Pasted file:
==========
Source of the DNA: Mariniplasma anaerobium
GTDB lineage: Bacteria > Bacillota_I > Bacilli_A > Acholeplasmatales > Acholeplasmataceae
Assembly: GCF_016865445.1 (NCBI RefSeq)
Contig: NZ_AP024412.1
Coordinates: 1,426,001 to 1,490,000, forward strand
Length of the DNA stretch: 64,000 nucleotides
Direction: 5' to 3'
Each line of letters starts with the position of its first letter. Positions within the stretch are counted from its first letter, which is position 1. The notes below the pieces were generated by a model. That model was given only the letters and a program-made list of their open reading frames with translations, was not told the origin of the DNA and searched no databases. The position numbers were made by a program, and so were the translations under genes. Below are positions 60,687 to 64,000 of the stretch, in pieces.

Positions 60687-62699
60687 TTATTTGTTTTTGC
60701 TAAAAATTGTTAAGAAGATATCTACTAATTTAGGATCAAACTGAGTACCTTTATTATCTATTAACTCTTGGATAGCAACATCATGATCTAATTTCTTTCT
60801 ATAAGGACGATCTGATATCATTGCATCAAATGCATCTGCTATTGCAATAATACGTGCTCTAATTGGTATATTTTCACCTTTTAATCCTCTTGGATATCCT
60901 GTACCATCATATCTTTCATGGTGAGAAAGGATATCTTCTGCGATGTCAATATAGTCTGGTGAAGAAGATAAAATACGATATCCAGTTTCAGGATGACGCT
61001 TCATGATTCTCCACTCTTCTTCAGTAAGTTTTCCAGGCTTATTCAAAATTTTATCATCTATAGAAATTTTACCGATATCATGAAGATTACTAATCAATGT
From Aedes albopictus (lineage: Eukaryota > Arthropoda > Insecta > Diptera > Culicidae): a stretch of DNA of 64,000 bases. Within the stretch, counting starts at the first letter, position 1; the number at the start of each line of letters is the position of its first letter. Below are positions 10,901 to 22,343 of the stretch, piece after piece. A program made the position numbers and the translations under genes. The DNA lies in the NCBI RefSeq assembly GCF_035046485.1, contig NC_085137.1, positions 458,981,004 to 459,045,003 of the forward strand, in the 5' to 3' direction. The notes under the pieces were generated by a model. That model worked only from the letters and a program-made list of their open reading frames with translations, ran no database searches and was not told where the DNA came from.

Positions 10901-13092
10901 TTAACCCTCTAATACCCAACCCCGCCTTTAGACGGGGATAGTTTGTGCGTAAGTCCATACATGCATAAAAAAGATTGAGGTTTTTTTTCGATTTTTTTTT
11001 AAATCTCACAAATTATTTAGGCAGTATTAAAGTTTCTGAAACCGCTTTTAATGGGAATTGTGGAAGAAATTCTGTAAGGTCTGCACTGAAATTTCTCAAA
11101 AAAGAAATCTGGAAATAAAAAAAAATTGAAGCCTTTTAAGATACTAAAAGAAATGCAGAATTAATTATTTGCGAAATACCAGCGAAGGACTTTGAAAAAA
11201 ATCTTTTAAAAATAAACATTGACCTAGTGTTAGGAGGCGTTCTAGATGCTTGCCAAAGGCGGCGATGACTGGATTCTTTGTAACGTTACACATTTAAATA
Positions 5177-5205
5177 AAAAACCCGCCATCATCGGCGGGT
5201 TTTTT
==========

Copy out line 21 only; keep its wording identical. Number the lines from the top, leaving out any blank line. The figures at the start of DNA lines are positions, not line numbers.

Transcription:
Positions 5177-5205